NEW HAVEN, Conn. (WTNH) – 911 calls will no longer be taken by just first responders in New Haven. On Tuesday, Mayor Justin Elicker launched a new mental health crisis response team that is ready to serve the city’s most vulnerable.

At the New Haven Green, city leaders announced the launch of Elm City Compass, a mental health crisis response team that will go to 911 calls and will complement the police and fire departments.

“Big picture here, it’s the right person at the right time with the right skills that will be able to respond at the right moment,” Elicker said.

After two years of careful planning, New Haven is ready to respond to 911 calls and put residents’ mental health first.

“We know that mental health is a crisis nationwide,” said Justin McCarthy, New Haven assistant fire chief. “We aren’t immune to it here in New Haven.”

Elicker said the murder of George Floyd in 2020 sparked the city initiative.

“We are doing something only a few cities across the U.S. are doing,” said Jack Tebes, director of Elm City Compass.

Tebes leads the pilot program Compassionate Allies Serving Our Streets, which will include licensed social workers and a peer recovery specialist, ready to provide crisis intervention and counseling, harm reduction support, and referrals.

“This is about people caring for each other in our community,” Tebes said. “First responders, people with lived experience with mental illness and addiction, social workers all going out.”

The crisis response team will be dispatched to 911 calls for non-emergencies, supporting residents struggling with drugs, alcohol, and housing.

“A lot of times, we deal with homelessness,” McCarthy said. “They aren’t dealing with a medical emergency, right? Somebody passing by sees someone, that is a perfect example.”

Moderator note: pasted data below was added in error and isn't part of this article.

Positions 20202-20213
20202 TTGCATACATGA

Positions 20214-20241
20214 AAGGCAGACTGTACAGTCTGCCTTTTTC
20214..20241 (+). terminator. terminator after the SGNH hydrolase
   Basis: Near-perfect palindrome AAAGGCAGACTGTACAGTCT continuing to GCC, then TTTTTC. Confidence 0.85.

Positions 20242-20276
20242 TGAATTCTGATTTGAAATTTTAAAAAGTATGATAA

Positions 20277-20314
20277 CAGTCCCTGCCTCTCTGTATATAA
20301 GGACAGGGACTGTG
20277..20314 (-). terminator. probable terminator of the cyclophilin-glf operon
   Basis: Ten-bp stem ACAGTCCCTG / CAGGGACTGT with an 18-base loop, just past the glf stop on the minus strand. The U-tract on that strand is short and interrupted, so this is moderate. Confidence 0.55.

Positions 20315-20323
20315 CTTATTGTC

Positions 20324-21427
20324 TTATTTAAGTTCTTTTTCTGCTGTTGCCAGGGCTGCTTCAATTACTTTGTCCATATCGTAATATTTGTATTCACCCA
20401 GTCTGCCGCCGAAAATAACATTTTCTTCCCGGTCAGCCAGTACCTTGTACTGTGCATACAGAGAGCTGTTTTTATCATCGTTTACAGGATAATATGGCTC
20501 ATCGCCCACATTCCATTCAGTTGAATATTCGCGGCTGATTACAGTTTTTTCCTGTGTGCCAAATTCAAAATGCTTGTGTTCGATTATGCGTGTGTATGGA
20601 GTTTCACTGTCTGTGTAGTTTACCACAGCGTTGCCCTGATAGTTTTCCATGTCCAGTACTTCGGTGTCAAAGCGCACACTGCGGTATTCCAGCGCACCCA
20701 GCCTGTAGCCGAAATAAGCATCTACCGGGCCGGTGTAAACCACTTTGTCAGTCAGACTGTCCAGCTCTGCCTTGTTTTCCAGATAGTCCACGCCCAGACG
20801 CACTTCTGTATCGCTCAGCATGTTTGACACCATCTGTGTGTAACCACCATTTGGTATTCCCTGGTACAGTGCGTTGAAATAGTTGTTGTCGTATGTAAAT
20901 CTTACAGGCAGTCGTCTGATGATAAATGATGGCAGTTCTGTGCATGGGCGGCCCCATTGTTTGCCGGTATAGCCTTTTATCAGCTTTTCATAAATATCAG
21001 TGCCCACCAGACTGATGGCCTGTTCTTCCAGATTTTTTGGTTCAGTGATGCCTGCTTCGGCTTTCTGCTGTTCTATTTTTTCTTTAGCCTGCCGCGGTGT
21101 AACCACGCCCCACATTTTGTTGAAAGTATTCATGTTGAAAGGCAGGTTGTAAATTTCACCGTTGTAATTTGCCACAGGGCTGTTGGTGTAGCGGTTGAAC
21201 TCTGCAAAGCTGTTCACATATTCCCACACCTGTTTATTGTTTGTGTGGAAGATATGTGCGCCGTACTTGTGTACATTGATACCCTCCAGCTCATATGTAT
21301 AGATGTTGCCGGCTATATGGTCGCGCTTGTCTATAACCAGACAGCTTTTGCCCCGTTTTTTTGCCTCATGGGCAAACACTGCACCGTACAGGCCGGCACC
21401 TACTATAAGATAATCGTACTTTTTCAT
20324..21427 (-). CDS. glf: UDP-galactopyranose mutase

During this pilot program, the mental health crisis response team will respond to 911 emergencies seven days a week between the hours of 10 a.m. and 6 p.m.

They will be collecting data over the next year to determine the program’s impact on the residents served. The city is hopeful that it will be here to stay for the long run.

A similar team was launched in Hartford earlier this year and has seen some success already. The “HEARTeam” has been responding to mental health calls for six months now. City officials said it’s already working to help people who are struggling.

Similar to New Haven, they send mental health workers and peers to 911 calls, many times without police. From April through September, they’ve responded to 316 calls where someone was in emotional distress.

“I think one of the unique things about our program is the use of peers, so you have someone with lived experience who can relate to what you’re going through and can use that story to make that kind of connection with you and we’ve seen that work very effectively,” said Patricia McIntosh, City of Hartford director of community safety and wellness.

Their average response time is about 15 minutes, whereas police might take hours to get a call about a mental health crisis.

Steve Werlin, the executive director of the Downtown Evening Soup Kitchen, said that those experiencing homelessness have mixed reactions to police.

“Asking law enforcement to be social workers is not the right approach,” he said. “We need people who are especially trained in this sort of work to be deploying those skills that they learned to address those sorts of problems.”

Rick DelValle, who founded New Beginning and Redemption House, a group of sober living facilities in New Haven, said the team can bring those in need to him.

“We can get them here, get them in a safe place, get them in an environment of recovery with peer support, that’s when change can really happen,” he said.